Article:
O'Reilly: Deep. Taylor. Hard, God. By the way, during the Gold Rush, do you know how most people got to California? It was not on land.

Muckerman: Dysentery.

O'Reilly: No, they would get on a ship, and you would go around South America, basically. It took a month and a half.

Muckerman: And they had, probably, less personal space than they do on an airplane.

O'Reilly: That's really hard to believe, but I believe you.

Muckerman: I'm reading a book about Vasco da Gama; these people were on ships for weeks coming from Europe to the United States and South America, and they literally couldn't even do a snow angel on the floor of these ships.

O'Reilly: And then you would get off and they would immediately check you for lice.

Muckerman: You think the pretzels on those planes are bad; try eating the rat-infested --

O'Reilly: I'm a Southwest man and I have love for their pretzels. I made a ticker symbol joke there. Anyway, point being, even if, let's pretend all of these fights have one missing seat. And you and I both know this is a very good rate, but let's pretend this seat could have been sold for $100, the ticket. That's a good deal. Four thousand flights a day, $100 for that one missing seat, that's $400,000 in missed revenue per day. You want these flights full. Every single one of them.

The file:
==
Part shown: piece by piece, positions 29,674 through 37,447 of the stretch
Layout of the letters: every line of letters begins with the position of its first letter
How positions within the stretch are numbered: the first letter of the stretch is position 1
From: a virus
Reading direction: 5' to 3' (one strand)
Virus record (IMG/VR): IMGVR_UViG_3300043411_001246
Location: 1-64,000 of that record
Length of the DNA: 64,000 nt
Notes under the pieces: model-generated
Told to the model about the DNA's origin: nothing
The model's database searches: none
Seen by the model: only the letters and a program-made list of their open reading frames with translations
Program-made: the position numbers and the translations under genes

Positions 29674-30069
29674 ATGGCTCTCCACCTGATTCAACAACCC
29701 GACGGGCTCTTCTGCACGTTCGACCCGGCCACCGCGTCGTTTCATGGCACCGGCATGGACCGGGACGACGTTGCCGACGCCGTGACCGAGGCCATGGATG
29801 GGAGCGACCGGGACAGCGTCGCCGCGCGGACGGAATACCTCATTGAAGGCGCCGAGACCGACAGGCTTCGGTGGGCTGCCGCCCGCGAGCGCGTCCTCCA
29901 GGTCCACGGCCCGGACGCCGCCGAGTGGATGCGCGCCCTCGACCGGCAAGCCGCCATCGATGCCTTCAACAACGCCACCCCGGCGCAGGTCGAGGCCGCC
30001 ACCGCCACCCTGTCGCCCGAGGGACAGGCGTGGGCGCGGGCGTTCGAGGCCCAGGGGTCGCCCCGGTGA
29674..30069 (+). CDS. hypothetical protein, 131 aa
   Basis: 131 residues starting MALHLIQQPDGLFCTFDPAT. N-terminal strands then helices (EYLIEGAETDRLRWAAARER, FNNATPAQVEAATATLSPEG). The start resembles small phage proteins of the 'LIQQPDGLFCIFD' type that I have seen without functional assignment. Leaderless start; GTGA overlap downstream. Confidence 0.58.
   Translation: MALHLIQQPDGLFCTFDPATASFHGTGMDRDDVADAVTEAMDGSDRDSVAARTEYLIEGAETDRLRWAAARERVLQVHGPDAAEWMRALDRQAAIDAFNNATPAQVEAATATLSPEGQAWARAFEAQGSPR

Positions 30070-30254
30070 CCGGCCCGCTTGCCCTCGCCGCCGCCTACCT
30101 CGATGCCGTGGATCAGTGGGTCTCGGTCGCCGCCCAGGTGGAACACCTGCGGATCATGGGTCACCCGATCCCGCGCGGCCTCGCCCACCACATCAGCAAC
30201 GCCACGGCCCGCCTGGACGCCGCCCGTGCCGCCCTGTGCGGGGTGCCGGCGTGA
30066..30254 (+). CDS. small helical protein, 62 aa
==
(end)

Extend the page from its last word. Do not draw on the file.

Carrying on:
Muckerman: Yeah, makes it easier to estimate fueling, makes it easier to estimate staffing, stocking food and drinks.

O'Reilly: It doesn't matter how big of a company you are; $400,000 per day is something.

Muckerman: More than people make in a year.

O'Reilly: This actually gets even better. Apparently -- and I'm sure all the airlines do this -- they, of course, have a super algorithm, like the thing that runs Google, they have this to figure out if they should overbook a plane. It even calculates which flights to book based upon the data that they have for all the people on the flight. If you miss a bunch of flights, historically, if you have missed a bunch of flights, they are more likely to overbook that flight that you're on. That's ...

Muckerman: So you're saying they're rooting out the problem.

O'Reilly: They're trying.

Muckerman: They need to put a scarlet letter on those people's tickets so that when they do show up, someone can stand up and say, "Boo, this man!"

O'Reilly: The ticket should have a little sad cat like, "I'm really sorry," like the meme.

Muckerman: You automatically get stuck in the middle seat of the exit row and you can't recline, if you actually show up.

O'Reilly: Oh, man! So mean!

Muckerman: Or the jump seat.

O'Reilly: That's like, passenger ratings, like Uber driver ratings.

Muckerman: Exactly. Start it up, United. Start it up.

O'Reilly: So the video surfaced recently, it was not pleasant to watch.

Muckerman: It was graphic.

O'Reilly: The CEO, rightly, feels horrified and said it can never happen again. But I did happen to look up, this is a rarity. United Airlines, not even the airline industry, but United, bumped less than 0.1% of passengers last year. The last thing I had to say, and this is what I was thinking, but I heard they said, "We're offering a $200 flight voucher," and they ratcheted it up three times. I think the final value was $800 to get off the plane. If, in my opinion, the algorithm failed and they can't get customers to get off the plane, they ratchet it up three times, I think Econ 101 says they just need to keep going. There is a price that somebody would have gotten off that plane for.